Culture

The revolution at work is here

Publication: msnbc.com   Date: August 12, 2011   View Article

The Internet bubble inflated during the late 1990s partly on the promise that technology would revolutionize how and where we work. More than a decade after the bubble popped, the workspace revolution is finally upon us, according to a technology company executive.

“As the world has progressed over the past 10 years, pretty much everything has gone towards an IP-based way of doing things,” Rick Hutley, vice president of global innovation at San Jose, Calif.-based Cisco Systems, told me in a wide-ranging interview Thursday.

Robot makes cookies (almost) from scratch

Publication: msnbc.com   Date: August 3, 2011   View Article

The future of robots is shaping up to be wonderful for couch potatoes: they can fetch beers, fold laundry, and now they can even bake cookies.

This latest breakthrough comes from the Distributed Robotics Lab at MIT where graduate student Mario Bollini is plugging away at code that allows robots to make decisions for themselves as they accomplish specific tasks.

Tiny house has everything you need

Publication: msnbc.com   Date: July 28, 2011   View Article

How much space do you really need to live? No more than 128 square feet – about the same footprint as the trailers lawn care companies use to haul their gear, according to a team of college students and recent alumni keyed into the sustainability movement.

The team is putting the finishing touches on their tiny house which, in fact, was built on a trailer and is completely self-sustainable. It generates all the water and electricity its dweller needs, a first, they say, for this class of miniature housing.

Grow a new language in your head

Publication: msnbc.com   Date: June 23, 2011   View Article

For adults, learning a new language is often a long, frustrating process that inevitably ends up in failure. A memory expert and a neuroscientist hope to change that with a new online software package designed to make learning the vocabulary of a foreign language fast, fun and rewarding.

“Really good successful learning needs to be vivid, imaginative and creative. It needs to be active. And if you can make it a bit social, that’s great,” Greg Detre, a neuroscientist and co-founder of Memrise, the online destination to learn foreign words quickly, told me today.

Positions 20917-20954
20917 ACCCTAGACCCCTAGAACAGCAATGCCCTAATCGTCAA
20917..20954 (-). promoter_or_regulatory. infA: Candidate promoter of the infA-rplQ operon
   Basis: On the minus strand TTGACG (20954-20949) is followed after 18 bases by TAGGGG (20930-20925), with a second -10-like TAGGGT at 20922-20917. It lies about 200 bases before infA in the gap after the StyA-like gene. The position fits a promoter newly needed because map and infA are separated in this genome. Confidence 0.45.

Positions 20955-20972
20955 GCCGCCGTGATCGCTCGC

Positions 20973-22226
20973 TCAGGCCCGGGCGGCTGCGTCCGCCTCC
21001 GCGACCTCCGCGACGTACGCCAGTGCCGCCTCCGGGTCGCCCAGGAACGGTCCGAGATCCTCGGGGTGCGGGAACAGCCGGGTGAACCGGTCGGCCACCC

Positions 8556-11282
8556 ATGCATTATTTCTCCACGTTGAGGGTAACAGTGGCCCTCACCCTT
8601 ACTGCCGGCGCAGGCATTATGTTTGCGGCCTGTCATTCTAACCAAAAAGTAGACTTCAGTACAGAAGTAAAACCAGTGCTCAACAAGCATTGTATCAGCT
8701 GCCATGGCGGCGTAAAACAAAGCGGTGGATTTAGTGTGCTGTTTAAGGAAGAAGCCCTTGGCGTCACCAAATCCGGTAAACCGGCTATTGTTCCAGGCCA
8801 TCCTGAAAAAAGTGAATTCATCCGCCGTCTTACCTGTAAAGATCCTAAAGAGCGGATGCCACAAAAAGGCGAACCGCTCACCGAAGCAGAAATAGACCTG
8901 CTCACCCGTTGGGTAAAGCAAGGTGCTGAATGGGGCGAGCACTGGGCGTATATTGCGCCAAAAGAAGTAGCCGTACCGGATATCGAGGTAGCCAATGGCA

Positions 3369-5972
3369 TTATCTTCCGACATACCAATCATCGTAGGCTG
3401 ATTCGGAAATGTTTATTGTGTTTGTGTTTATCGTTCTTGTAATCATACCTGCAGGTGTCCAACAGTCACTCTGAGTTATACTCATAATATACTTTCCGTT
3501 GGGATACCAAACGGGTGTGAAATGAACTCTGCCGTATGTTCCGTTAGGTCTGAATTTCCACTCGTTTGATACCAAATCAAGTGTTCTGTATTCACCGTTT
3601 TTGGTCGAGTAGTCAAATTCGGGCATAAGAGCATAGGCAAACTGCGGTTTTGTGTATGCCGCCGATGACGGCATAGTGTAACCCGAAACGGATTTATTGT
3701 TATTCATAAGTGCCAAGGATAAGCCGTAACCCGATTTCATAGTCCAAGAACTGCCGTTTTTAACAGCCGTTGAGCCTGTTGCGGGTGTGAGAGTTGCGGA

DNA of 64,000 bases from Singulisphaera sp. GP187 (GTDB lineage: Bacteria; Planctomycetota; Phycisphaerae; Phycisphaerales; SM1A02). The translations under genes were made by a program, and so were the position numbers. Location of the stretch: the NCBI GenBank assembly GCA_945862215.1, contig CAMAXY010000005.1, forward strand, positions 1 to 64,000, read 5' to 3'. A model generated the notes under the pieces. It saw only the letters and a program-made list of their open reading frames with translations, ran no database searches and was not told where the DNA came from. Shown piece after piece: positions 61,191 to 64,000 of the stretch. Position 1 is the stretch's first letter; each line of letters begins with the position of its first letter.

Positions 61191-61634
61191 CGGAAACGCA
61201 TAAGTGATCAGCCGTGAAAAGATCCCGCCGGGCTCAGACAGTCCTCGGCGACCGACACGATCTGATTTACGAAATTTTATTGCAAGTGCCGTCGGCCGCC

Golfers: How to sink more putts

Publication: msnbc.com   Date: June 13, 2011   View Article

Leave it to a golfing physicist armed with geometry to give all us duffers some simple advice that should make more of our putts fall.

The advice is this: instead of just lining up the putt at hand, take a little extra time and determine the target line for several equidistant putts a few steps to the left and right of the ball.

“What you’ll notice is that those target lines all sort of converge at the same place,” Robert Grober, a physicist at Yale University in New Haven, Conn., told me today. “It is as simple as that.”

To sink the putt, aim for this area.

Why a red shirt helped Tiger Woods

Publication: msnbc.com   Date: June 8, 2011   View Article

Back in the noughties, Tiger Woods, dressed in a red shirt, hoisted a trophy on the 18th green on almost every Sunday that he started out with at least a share of the lead. Science is helping explain how the red shirt helped him — and why it won’t do much for the golfer now.

“It made him feel more confident and powerful and made others shrink in fear of this alpha male among us,” Andrew Elliot, a professor of psychology at the University of Rochester, told me Tuesday.

Disaster-proof homes that don’t suck

Publication: msnbc.com   Date: May 24, 2011   View Article

Earthquakes don’t kill people, poorly built buildings do. The problem is that most disaster-proof, inexpensive housing technologies don’t fit the cultural preferences of the communities that need them, according to a non-profit that’s promoting a fix.

“This is something that we can control and we can change if we know how to do it correctly,” Elizabeth Hausler, the CEO and founder of Build Change, which has led post-disaster reconstruction efforts in China, Haiti, and Indonesia, told me last week.

Implementation of simple engineering principles using locally-available materials and labor can lead to culturally-acceptable housing that can survive the violent shaking of earthquakes and hurricane-force winds.

© 2008-2010 Collected Writings By John Roach